The thermogravimetric analysis was performed on the obtained complex in static air (Figure 3). The recorded curve can be divided in four parts. In the first part, a 4.3% weight loss was observed until 150 °C, which can be due to water molecules existing in the complex, confirmed by infrared spectroscopy studies reported above. In the second and third parts, two strongly and rapid exothermic losses occurs between 150 and 350 °C corresponding to the decomposition of the complex and to a weight loss of 41.1%. In the fourth and last part, the curve shows a small and final loss between 350 and 450 °C with a mass loss of 2.2%. A similar loss in the same range was also obtained in the previous study of bismuth oxalate complex that can be attributed to OH group [39]. By compiling the results obtained by FTIR, TGA and the possible oxidation degree of nickel and molybdenum, a formula of the oxalate complex can be suggested as (NH3)(NH4)NiMoO(C2O4)2(OH)·H2O. The total weight loss observed is of 47.6% in comparison with the theoretical value of 47.5% for the suggested formula. The temperature of 500 °C was chosen to obtain the nickel molybdate by the calcination of the complex in static air.

3.2. Nickel Molybdate Characterization

3.2.1. X-ray Diffraction

The powder obtained after the calcination of the complex at 500 °C was analyzed by the X-ray diffraction technique (XRD) and the recorded pattern is presented in Figure 4. The XRD pattern is indexed in accordance with JCPDS file # 31-0902, which corresponds to the monoclinic phase α-NiMoO4 that crystallizes in the space group C2/m (12) with the parameters a = 9.592 Ǻ, b = 8.755 Ǻ, and c = 7.655 Ǻ and β = 114.24°.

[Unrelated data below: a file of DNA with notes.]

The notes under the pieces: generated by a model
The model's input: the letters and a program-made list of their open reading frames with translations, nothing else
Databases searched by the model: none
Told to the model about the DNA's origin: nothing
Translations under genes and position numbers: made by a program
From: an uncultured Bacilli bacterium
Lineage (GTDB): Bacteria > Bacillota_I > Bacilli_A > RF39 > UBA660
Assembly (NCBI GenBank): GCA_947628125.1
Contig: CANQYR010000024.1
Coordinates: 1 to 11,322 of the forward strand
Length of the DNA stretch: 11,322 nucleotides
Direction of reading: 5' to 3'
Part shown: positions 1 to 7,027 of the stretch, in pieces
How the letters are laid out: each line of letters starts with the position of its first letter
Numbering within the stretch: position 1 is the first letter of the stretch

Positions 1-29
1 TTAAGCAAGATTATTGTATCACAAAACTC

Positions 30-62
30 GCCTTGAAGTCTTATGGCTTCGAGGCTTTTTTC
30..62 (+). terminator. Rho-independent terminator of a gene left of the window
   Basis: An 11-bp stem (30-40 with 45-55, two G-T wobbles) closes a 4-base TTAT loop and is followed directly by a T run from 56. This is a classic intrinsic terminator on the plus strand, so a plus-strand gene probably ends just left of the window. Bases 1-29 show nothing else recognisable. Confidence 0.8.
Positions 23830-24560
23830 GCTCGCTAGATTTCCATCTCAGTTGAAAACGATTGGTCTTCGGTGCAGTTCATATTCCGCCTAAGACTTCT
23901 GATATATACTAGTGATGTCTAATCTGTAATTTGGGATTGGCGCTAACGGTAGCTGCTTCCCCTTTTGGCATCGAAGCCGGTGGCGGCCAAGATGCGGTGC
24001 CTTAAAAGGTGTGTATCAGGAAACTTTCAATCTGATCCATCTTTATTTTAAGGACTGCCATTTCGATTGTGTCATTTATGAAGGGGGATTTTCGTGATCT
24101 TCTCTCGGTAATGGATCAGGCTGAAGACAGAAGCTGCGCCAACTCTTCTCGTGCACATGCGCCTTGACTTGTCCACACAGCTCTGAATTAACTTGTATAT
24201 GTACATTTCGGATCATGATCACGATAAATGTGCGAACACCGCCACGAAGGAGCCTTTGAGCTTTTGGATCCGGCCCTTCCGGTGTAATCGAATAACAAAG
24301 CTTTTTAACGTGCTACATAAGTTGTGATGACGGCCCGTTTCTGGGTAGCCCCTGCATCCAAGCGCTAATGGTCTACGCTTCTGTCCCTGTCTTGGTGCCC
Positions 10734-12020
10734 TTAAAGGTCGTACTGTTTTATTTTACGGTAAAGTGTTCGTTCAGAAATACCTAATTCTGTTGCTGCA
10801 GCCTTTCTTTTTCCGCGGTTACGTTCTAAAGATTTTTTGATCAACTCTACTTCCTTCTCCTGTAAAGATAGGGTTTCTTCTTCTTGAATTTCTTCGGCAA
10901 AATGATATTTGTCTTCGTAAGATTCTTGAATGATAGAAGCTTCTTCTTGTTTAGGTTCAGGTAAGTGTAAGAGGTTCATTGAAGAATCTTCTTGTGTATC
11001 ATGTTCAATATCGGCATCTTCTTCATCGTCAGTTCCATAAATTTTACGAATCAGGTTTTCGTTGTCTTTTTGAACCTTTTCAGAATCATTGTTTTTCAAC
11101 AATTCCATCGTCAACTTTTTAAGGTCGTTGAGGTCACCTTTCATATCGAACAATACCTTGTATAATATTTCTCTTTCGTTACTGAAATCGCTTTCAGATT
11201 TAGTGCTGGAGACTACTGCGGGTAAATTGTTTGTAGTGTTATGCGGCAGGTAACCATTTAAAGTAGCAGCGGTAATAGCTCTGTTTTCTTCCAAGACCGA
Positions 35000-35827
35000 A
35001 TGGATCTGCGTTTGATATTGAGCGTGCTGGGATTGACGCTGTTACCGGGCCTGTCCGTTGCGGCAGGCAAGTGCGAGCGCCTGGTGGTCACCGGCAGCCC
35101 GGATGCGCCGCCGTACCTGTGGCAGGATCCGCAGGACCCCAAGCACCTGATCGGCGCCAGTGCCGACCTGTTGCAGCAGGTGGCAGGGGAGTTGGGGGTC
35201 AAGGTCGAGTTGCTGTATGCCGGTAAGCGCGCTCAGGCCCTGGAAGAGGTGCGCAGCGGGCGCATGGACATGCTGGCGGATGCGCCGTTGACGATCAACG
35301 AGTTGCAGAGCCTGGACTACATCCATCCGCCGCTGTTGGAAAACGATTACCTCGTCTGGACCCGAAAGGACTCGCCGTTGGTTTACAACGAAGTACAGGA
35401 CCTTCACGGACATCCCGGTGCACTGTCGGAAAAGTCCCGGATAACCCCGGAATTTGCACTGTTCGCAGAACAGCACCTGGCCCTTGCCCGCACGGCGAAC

The intense peak located at 2ϴ = 14.8° (110) which corresponds to the highest d spacing was chosen to calculate the crystallites size DXRD, that was found to be of 18 nm.

3.2.2. Specific Surface Area Determination

The specific surface area of the nickel molybdate NiMoO4 synthetized by this simple method was estimated by the Brunauer–Emmett–Teller technique (BET) [42]. It was found to be of SBET = 29.86 m2/g. Knowing the value of the nickel molybdate density, d = 3.3723 g/cm3, the particle size DBET was calculated to be approximately 60 nm. Calculations using BJH (Barrett, Joyner and Halenda) method permit to find a pore volume of 0.114 cm3/g with a pore size of 128 Å, indicating that the material has a mesoporous character [43].

3.2.3. Transmission Electron Microscopy

The micrograph of the nickel molybdate prepared is shown in Figure 5. The particles are spherical and of 10 to 20 nm in size. However agglomerates of these nanoparticles of about 100 nm are formed.
The calculations carried out with the XRD method on the first peak (110) show that the average size of the crystals is of 18 nm, this was consistent with the Transmission electron microscopy (TEM) observation where the particles size observed was found between 10 and 20 nm with a nonhomogeneous distribution in size. On the other hand, the high value of particles size of 60 nm, calculated using the formula DBET = 6000/d.S where S is the specific surface area and d is the density, was not consistent with the obtained values from XRD and TEM. This can be explained by the fact that when the particles are agglomerated, the specific surface area tends to decrease as the allowed surface for reactivity is lowered by contact between particles. As such, the particles’ size value will increase as given by the above formula.

3.3. Reduction Test of Nitrophenol Isomers

The reduction reaction of three nitrophenol isomers with NaBH4 was investigated to test the catalytic efficiency of the successfully synthesized nickel molybdate (Figure 6a–c). Once the NaBH4 was added, the nitrophenol isomers were converted to the NP ion nitrophenolate isomers (Figure 7). Before the addition of the as prepared catalyst, the dark yellow color of the solution stays unchanged during a period of 24 h. However, after the addition of the nanocatalyst, the solution becomes uncolored in few minutes for all of the three-nitrophenol isomers. The higher peaks of absorption located at 401 nm, 393 nm, and 415 nm disappear in favor to new peaks situated at 317 nm, 328 nm, and 347 nm for the 4-NP, 3-NP and 2-NP, respectively. In fact, 8 min, 3 min, and 8 min were the necessary time to achieve the reaction with the appearance of the corresponding aminophenol isomers at room temperature. This result demonstrates the high catalytic efficiency of the synthesized nickel molybdate in the reduction of the nitrophenol isomers compared to previous research works found in the literature as presented in Table 1.